While You Were Sleeping As a Balm for Homesickness

Hollywood Pictures

Last year, I packed up my life in Chicago—the city where I was born, raised, and lived for many years as an adult—and moved away. It was only when I got out of the city that I started noticing its absence in American film. While there are excellent indies set in Chicago—like Princess Cyd (2017) and Hannah Takes the Stairs (2007)—there’s a paucity of good and accurate representation of the people of Chicago in mainstream fare. The Blues Brothers did their time in Joliet, a town an hour outside of the city. Wayne Campbell claims Aurora as his hometown. Ferris Bueller is a North Shore suburban kid using downtown as a playground. My Best Friend’s Wedding (1997), a favorite of mine, pretty much only uses its Chicago setting for a single scene on the river cruise, an activity normally populated by tourists like Julia Roberts’s Julianne. I have no idea what non-Chicagoans picture when they think of Chicago, but I know the one movie that matches my feelings about living there is While You Were Sleeping (1995). 

The premise of While You Were Sleeping is, admittedly, slightly unsavory: Sandra Bullock plays Lucy Eleanor Moderatz, a Chicago Transit Authority employee who rescues a handsome lawyer, Peter Callaghan, from a fall on the train tracks, and then accidentally poses as his fiancé while he’s in a coma. Lucy’s invented an entirely imagined relationship with this stranger (played with yuppie relish by Peter Gallagher) who goes through her turnstile every weekday morning; a nurse at the hospital mistakes her harmless fantasy for the truth and introduces Lucy to his family as his soon-to-be bride. But there’s a catch: Peter has a hot brother, Jack (Bill Pullman, never more handsome), who suspects something’s a little off.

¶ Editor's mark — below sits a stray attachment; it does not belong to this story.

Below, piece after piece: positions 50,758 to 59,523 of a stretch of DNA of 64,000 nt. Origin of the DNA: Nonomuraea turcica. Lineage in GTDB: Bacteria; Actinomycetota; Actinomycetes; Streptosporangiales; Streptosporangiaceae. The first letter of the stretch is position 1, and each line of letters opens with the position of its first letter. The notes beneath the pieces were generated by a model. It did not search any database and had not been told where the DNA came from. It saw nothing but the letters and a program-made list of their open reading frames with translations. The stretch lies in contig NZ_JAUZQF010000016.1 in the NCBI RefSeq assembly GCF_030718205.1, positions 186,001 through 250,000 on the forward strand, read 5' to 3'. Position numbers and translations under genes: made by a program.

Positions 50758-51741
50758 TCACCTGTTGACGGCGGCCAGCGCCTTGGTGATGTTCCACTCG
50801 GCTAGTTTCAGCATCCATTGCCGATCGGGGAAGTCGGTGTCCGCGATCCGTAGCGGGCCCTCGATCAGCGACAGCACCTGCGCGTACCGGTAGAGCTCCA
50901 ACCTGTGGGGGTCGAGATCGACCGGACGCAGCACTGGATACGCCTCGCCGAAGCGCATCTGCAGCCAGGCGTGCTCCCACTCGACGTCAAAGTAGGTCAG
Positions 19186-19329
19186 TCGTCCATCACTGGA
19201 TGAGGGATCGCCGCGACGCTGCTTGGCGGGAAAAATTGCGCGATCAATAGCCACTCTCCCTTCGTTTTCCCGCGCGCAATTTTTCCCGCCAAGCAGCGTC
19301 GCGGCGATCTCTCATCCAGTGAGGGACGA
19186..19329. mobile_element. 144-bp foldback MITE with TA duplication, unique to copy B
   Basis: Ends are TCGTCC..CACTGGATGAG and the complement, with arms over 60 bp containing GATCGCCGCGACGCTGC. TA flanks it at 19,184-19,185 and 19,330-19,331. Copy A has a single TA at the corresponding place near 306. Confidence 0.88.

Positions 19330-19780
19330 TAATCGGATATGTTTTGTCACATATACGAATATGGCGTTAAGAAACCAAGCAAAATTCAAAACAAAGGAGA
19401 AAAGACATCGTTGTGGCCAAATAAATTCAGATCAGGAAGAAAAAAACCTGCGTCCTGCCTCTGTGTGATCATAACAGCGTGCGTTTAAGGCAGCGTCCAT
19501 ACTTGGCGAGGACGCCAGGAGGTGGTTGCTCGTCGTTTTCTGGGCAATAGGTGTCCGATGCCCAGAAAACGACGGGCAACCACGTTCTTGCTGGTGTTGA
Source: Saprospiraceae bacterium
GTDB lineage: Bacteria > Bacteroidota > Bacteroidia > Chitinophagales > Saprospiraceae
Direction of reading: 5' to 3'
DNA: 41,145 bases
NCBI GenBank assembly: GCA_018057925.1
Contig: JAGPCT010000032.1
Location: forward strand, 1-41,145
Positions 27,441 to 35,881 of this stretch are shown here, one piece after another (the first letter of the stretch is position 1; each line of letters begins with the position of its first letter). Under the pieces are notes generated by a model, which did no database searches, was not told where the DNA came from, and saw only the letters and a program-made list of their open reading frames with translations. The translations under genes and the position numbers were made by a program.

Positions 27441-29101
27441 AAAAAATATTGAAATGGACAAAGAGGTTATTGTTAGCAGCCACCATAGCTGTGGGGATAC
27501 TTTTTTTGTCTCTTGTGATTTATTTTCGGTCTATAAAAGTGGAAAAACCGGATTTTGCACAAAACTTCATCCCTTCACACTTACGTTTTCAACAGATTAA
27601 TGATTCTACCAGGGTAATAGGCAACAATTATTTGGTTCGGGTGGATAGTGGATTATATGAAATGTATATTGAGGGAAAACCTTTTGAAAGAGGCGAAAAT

Writers Daniel G. Sullivan and Fredric Lebow draw Lucy as an isolated single woman, complete with sad cat and dead parents, who lives alone and works holidays every year. The movie would certainly be less charming without Bullock’s America’s Sweetheart energy, but she wins our hearts (and Jack’s) in her bid to get closer to the family of a man to whom she’s never even spoken. In Bullock’s hands, Lucy is weird girl representation. She dips her Oreos in her cat’s milk, talks to herself incessantly, and has few relationships beyond her boss and her landlord. She’s not a generic weird girl, but a quintessentially Chicago one, living in then-unhip immigrant enclave (now gentrified hotspot) Logan Square, wearing her dead father’s oversized winter coat, and without any kind of glamorous rom-com day job. Where other rom-com heroines are journalists and architects and bookshop owners, Bullock lives a lonely life within her means as a public transit employee. As Caroline Siede at The AV Club wrote, Bullock “balances Lucy’s timidity and insecurity with the competence and independence of someone who’s learned to rely on herself”—an accurate description of Chicagoans if ever there was one. Chicago-dwellers value self-reliance and modesty. They value hard skills, the ability to fix things with their own hands. And they value being rooted to their place.